Therefore, it’s important to check your states’ specific laws when deciding whether to apply for probate. There are also certain situations in which probate is always required, the most common of which are listed below:

  • If there is no will
  • If there are problems with the will
  • If there are no beneficiaries
  • If it is specifically required by the estate

How Does the Probate Process Work?

There are various steps involved in the probate process. These will mostly be carried out by the executor of the will. This is a legal representative that will be responsible for identifying and managing all the deceased person’s assets.

The executor is generally a financial advisor, and their details can be specified within the will. If there is no last testament, the state probate court will appoint someone else to carry out this role. Furthermore, if there are no rightful heirs or claims to the estate, all assets will be turned over to the state in a process called “escheatment”.

In general, the probate process can vary from state to state, but the following steps will typically be involved and carried out by the executor:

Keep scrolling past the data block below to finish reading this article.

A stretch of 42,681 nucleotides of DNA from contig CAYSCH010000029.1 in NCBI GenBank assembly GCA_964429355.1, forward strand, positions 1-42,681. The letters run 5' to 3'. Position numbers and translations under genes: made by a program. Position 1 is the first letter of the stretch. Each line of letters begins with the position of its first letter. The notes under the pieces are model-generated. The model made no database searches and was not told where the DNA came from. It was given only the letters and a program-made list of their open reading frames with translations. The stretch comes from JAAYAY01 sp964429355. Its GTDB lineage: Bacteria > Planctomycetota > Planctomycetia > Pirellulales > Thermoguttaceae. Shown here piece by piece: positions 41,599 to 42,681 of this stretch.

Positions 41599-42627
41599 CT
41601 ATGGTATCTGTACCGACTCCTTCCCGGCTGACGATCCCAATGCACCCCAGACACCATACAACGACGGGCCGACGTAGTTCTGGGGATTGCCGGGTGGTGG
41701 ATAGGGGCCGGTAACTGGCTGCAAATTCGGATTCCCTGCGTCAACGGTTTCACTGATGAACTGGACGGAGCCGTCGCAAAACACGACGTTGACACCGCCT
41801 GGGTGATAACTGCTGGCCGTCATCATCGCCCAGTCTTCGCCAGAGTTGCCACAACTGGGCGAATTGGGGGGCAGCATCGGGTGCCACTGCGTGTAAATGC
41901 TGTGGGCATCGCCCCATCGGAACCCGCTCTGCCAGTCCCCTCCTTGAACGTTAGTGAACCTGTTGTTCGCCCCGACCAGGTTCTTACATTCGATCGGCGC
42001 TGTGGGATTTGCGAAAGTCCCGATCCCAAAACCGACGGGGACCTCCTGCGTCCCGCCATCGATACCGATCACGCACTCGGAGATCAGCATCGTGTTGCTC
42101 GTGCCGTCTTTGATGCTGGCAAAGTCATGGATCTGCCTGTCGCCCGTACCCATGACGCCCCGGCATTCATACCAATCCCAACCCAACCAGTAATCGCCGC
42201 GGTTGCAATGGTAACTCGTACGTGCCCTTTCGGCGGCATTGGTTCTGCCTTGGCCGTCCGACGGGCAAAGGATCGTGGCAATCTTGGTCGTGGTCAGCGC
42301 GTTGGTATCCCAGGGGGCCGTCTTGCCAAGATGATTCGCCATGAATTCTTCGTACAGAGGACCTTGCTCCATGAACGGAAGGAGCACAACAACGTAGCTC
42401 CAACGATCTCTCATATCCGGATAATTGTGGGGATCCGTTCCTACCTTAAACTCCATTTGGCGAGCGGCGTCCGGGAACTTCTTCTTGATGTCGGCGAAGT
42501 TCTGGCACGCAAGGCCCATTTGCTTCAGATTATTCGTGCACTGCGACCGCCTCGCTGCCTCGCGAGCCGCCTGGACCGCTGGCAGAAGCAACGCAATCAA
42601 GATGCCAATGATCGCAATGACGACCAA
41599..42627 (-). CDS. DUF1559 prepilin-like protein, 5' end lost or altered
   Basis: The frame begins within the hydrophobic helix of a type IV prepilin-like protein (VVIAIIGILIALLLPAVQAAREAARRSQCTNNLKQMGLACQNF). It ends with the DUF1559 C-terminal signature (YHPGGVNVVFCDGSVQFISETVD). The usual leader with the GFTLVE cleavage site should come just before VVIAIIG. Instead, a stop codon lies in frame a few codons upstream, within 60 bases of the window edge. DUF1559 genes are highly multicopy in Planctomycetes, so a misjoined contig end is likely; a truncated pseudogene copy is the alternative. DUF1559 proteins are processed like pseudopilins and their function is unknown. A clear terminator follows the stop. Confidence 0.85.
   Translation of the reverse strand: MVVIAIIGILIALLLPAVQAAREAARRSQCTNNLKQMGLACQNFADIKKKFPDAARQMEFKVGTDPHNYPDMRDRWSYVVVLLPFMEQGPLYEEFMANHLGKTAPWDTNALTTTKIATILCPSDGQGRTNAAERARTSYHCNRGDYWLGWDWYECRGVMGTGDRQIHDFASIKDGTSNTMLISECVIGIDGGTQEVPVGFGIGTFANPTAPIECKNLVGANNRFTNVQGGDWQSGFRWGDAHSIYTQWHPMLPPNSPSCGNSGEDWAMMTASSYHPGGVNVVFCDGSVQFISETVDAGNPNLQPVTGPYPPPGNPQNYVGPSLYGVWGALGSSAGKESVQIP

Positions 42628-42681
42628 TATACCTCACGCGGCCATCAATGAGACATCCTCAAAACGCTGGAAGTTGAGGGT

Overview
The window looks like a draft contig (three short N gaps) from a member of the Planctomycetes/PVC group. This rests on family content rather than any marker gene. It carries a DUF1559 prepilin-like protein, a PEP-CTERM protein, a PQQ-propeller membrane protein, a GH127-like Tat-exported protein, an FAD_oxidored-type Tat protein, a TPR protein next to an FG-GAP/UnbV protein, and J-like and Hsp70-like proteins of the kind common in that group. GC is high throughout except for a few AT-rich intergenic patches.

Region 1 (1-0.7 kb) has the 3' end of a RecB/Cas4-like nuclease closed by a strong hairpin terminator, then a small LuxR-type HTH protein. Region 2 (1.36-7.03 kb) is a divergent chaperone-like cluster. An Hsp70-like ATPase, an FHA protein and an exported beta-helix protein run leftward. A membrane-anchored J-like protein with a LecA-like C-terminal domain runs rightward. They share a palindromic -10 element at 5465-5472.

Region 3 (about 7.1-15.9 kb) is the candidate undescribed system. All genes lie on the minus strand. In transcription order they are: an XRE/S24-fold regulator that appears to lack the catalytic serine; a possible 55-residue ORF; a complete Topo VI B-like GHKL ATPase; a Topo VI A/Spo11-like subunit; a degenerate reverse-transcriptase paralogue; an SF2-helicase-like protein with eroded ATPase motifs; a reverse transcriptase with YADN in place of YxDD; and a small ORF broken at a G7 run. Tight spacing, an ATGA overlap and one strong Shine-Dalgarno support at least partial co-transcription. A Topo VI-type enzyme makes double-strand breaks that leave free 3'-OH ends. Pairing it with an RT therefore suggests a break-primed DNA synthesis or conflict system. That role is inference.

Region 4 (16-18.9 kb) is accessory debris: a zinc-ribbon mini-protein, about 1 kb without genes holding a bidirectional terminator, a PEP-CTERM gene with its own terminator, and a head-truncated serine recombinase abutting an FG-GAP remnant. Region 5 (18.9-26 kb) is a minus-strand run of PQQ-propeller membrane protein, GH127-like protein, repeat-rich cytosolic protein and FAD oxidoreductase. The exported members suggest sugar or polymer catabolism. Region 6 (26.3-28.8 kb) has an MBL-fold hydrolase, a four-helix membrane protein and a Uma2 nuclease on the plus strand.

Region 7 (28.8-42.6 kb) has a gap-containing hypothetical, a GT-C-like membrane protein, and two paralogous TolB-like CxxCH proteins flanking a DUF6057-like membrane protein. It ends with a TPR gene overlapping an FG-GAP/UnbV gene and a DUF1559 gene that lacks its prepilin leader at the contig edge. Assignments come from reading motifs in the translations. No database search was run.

1. A petition needs to be filed to begin the probate
  2. Notice must be given to the creditors, beneficiaries, and heirs
  3. Assets are collected, inventoried, and appraised
  4. Outstanding debts, taxes, and bills must be covered
  5. Remaining assets are distributed to rightful beneficiaries
  6. Legal documents such as receipts and records are submitted to the court and the estate is then closed

Disadvantages of Probate and How to Avoid It

Probate can be a lengthy process with a high amount of time investment for all parties involved. Because of this, court costs and fees can also quickly rise. The American Bar Association found that probate fees can consume between 6% and 10% of an estate.

Taking into account the expenditures that arise from complicated probate processes, as well as the potential conflicts that can occur between the parties, it’s recommendable to try and avoid this process.

Use the following methods when estate planning to minimize the chance of probate and to ensure a will is administered without legal challenges:

  • Implement joint ownership on assets
  • Keep estates small
  • Set up a living trust
  • Use beneficiary deeds if allowed within your state